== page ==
To teach us to be tactful, they say, "You catch more flies with honey than with vinegar"
But I'm thinking, who wants to attract flies...? Flies like poop & roadkill.
I know, the principle is geared at getting us to be nice by not unnecessarily offending others.
But that can seem so fake at times. I know you shouldn't say everything you think, but being disingenuous rubs me the wrong way.
I know that in my life, I've never been good at "playing the game" or at being political. It's cost me, to be sure.
Maybe I have some rough edges, though some have been blunted too though a few hard life-lessons.
I have learned a most important life lesson though. I don't have to see eye-to-eye with you to have a healthy relationship. In fact, you & I can hold strong opinions and exchange our perspectives with each other , and we can both grow in the process. That's called tolerance & dialogue -- essential keys to communication and all healthy relationships.
I don't have to feel defensive, and I don't have to "fix" you.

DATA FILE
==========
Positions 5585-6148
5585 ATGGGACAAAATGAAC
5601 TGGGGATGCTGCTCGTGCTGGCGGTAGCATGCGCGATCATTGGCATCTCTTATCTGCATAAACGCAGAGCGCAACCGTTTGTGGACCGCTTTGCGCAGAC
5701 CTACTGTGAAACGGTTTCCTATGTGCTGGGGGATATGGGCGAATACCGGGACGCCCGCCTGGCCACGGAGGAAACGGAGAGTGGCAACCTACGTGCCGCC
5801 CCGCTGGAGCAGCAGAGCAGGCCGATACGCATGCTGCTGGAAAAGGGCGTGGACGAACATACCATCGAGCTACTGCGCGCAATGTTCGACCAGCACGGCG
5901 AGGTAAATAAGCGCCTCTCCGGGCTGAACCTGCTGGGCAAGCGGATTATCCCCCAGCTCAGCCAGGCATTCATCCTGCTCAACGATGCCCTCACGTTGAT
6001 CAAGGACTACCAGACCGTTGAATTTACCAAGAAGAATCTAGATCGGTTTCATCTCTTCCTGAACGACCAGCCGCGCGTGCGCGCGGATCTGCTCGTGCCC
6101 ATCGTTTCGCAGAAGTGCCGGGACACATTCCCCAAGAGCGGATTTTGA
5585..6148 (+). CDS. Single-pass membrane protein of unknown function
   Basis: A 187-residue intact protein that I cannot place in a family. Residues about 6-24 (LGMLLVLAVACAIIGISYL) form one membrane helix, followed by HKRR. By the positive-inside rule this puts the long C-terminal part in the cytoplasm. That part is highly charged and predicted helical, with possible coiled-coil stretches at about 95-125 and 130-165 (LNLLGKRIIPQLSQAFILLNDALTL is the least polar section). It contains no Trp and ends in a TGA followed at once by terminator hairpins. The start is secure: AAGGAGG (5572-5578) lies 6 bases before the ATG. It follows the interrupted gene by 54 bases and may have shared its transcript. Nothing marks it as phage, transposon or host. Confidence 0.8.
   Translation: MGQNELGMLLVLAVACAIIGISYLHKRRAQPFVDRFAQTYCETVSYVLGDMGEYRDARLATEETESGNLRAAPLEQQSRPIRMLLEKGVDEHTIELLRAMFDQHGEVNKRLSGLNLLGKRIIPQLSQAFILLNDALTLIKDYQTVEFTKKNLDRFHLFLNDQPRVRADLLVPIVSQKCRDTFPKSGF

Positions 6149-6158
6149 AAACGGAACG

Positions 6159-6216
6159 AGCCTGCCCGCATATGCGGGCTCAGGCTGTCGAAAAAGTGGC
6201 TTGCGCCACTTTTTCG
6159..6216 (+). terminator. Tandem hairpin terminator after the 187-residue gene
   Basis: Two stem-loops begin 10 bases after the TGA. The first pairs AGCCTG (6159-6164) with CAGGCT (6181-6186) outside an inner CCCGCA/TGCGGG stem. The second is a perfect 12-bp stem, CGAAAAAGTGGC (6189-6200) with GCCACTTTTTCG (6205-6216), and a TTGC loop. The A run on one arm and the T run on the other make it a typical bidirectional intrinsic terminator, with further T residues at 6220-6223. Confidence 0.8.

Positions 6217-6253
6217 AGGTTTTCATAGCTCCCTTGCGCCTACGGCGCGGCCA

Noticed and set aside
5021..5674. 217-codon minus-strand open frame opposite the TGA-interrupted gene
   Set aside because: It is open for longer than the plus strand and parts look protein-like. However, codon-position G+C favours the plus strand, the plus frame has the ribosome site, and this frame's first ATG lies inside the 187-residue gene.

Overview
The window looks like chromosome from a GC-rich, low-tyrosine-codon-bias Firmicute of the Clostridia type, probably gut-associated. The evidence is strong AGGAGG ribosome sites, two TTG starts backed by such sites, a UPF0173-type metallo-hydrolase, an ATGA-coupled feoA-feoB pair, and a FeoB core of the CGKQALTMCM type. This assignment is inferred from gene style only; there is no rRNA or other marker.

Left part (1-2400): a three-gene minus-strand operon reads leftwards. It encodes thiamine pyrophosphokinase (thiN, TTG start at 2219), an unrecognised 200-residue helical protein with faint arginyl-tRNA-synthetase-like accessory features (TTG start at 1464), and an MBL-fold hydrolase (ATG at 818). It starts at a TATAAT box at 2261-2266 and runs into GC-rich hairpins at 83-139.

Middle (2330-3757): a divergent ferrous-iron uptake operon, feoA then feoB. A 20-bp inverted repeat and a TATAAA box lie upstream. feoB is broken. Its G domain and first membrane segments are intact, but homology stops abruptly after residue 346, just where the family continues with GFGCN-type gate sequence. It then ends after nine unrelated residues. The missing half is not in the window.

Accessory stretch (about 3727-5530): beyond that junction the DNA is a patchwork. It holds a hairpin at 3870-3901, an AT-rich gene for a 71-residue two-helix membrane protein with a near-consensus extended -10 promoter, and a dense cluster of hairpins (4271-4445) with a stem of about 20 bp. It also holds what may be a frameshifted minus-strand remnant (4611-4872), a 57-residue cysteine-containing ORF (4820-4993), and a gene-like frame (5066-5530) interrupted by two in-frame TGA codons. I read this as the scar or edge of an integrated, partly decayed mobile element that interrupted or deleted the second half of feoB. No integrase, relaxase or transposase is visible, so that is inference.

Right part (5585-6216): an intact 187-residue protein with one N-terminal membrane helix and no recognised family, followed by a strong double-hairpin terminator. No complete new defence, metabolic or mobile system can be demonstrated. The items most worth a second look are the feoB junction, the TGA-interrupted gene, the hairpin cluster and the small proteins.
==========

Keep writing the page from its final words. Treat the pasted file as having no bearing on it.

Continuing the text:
It feels good to not have to try to manipulate or coerce others into sharing my opinions.
Scripture says, "speak the truth in love." Therefore, we can be honest, but we don't have to be hurtful.
I think people are hurtful when they feel defensive, and usually defensiveness is a sign of insecurity.
I don't want to be surrounded by flies. I want to surround myself with healthy people who are going to seek my best interest and bring out the best in me too -- not because of manipulation, but because of our mutual concern for each other. That seems healthy enough to me. I want to be selective in who I am vulnerable with, and who I allow to influence me. As Paul wrote, "Do not be deceived: “Bad company ruins good morals.”" (1 Corinthians 15:33 ESV)
Either at work, in church or in your family, you should be honest & loving.
Ask yourself, who are you trying to impress and why is their attention so important to you?